HOUSTON -- As the MLB Draft drew closer to an end on Tuesday and his son’s phone had stopped ringing, former Astros closer Billy Wagner jumped on his lawnmower in rural Virginia to alleviate some stress. Then came the phone call from his wife, Sarah, who delivered the news that made a gut-wrenching two days all worthwhile.
The Astros, the team that drafted Billy Wagner in the first round in 1993 out of Ferrum College and watched him blossom into one of the elite closers of his generation, had selected his son, Liberty University infielder Will Wagner, with their selection in the 18th round.
“At this point, you’re not worried about where and who, and you’re just wanting him to go,” Billy Wagner told MLB.com. “He’s ecstatic, to stay the least. He and his mom were in tears. It’s just a great opportunity. The opportunity to go play at the next level, at a high level and get an opportunity, that’s all you can ask for. I know he’s excited.”
Will Wagner, a 21-year-old left-handed-hitting infielder, was taken with the 538th pick, which was 526 picks lower than where Billy went in the 1993 Draft -- No. 12 overall to the Astros.
“It’s really special. It’s an honor, too,” Will Wagner said. “I grew up my first three years there when my dad was playing for the Astros, so it’s pretty cool to go back there, to the same team.”
A hard-throwing lefty, Billy Wagner produced a 16-year Major League career in which he made seven All-Star teams and saved 422 games, including a club-record 225 for the Astros from 1995-03. Will was born in the summer of 1998, a year before his dad made his first All-Star Game. Will was 5 years old when his dad was traded to the Phillies.
“He’s his own person and I know he’s proud of what I've done and stuff, but it’s never been about me,” Billy Wagner said. “None of his opportunities have come because of me. I’ve never been the dad to give him the opportunities. He’s had to fight for everything. He only had one opportunity to get to college and had to fight for that. He’s been a late bloomer. I think the Astros got a sleeper. They got a sneaky pick and they’re going to be surprised. A lot of teams that didn’t take him, they’ll see what [they] missed.”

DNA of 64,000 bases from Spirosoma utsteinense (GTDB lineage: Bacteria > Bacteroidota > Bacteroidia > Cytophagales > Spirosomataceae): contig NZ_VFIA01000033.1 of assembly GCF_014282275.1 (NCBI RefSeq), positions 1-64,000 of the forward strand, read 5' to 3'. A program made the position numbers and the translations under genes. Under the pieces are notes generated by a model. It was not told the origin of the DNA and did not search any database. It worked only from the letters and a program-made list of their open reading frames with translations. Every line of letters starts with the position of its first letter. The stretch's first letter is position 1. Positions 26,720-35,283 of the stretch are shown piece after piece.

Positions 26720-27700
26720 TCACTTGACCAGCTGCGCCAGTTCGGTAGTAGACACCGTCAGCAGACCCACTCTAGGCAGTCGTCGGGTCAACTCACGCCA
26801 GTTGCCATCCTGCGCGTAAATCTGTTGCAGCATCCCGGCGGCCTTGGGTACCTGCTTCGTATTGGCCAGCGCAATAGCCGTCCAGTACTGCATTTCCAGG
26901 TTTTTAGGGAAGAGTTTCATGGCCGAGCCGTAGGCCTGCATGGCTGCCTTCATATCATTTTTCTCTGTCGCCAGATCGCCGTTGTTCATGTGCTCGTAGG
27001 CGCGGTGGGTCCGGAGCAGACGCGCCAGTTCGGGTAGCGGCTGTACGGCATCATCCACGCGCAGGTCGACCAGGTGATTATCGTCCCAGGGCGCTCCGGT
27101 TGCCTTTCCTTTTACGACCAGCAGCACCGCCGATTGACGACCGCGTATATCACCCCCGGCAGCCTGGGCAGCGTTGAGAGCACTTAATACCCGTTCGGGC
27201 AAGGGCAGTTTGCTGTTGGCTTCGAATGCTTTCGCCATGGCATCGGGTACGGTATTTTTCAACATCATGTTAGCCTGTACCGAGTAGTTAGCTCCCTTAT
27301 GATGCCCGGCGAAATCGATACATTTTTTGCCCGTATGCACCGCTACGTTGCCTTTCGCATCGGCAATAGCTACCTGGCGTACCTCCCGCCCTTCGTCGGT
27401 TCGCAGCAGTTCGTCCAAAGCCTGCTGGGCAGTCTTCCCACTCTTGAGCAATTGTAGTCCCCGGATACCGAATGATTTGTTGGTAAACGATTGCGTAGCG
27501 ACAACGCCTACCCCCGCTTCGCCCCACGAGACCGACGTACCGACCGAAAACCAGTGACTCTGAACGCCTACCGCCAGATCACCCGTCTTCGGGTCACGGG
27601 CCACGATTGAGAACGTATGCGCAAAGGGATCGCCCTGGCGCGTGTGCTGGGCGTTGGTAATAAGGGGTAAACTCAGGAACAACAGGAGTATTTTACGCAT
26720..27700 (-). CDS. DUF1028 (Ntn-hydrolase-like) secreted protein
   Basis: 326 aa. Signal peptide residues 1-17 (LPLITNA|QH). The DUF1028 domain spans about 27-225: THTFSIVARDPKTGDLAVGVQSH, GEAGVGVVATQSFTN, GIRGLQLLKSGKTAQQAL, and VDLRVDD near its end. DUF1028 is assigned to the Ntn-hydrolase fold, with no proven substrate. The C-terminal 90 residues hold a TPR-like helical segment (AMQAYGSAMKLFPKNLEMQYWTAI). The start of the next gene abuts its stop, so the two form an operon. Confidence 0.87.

As a senior this year, Will Wagner slashed .333/.417/.538 with seven homers and 52 RBIs in 43 games for Liberty, which was the only school to offer him a scholarship. He’s set to sign with the Astros and will begin his Minor League journey in the coming days.
“I told him whether he was first-rounder or last-rounder or free agent, you’re going to have to go into this playing with a chip on your shoulder anyway,” Billy said. “He’s been doing it his whole life and he’s much better for it than I would have been. I think he’s going to be a grunt. He can hit for average, he does have power, he has gap power. He made one error all last year. He’s good defensively. Pro ball is a different animal, and I know that he will attack that and learn and grow if given the opportunity.”
As far as being the son of Billy Wagner, Will doesn’t shy away from it. But he’s ready to blaze his own trail to Houston.
“There’s always going to be times when you come up to the plate and the announcer is going to say, ‘Billy Wagner’s kid steps up to the plate,’ and they don’t really say your name much,” he said. “There’s no pressure being his kid. I grew up watching him be a big league player, and he’s shown me the right way to play the game and it’s been an honor. I felt like I haven’t been in the shadows. I made a name for myself.”
The Astros haven’t been shy about drafting from their lineage in the past.
The took C.J. Correa, the brother of starting shortstop Carlos Correa, in the 33rd round out of Alvin Community College in 2018 and again in the 38th round out of Lamar University in '19, and they wound up signing him. They drafted Alex Bregman’s brother, A.J. Bregman, in the 35th round out of Albuquerque (N.M.) Academy in 2018 and Trei Cruz, the grandson of Astros legend Jose Cruz, in the 35th round in 2017.
In 2015, the Astros drafted the sons of Craig Biggio (Conor Biggio in Round 34 out of Notre Dame) and Roger Clemens (Kody Clemens of Houston Memorial High School in the 35th round). They also drafted Clemens’ sons Kacy (in the 35th round out of Memorial in 2013) and Koby Clemens (eighth round in 2005). Koby signed with Houston.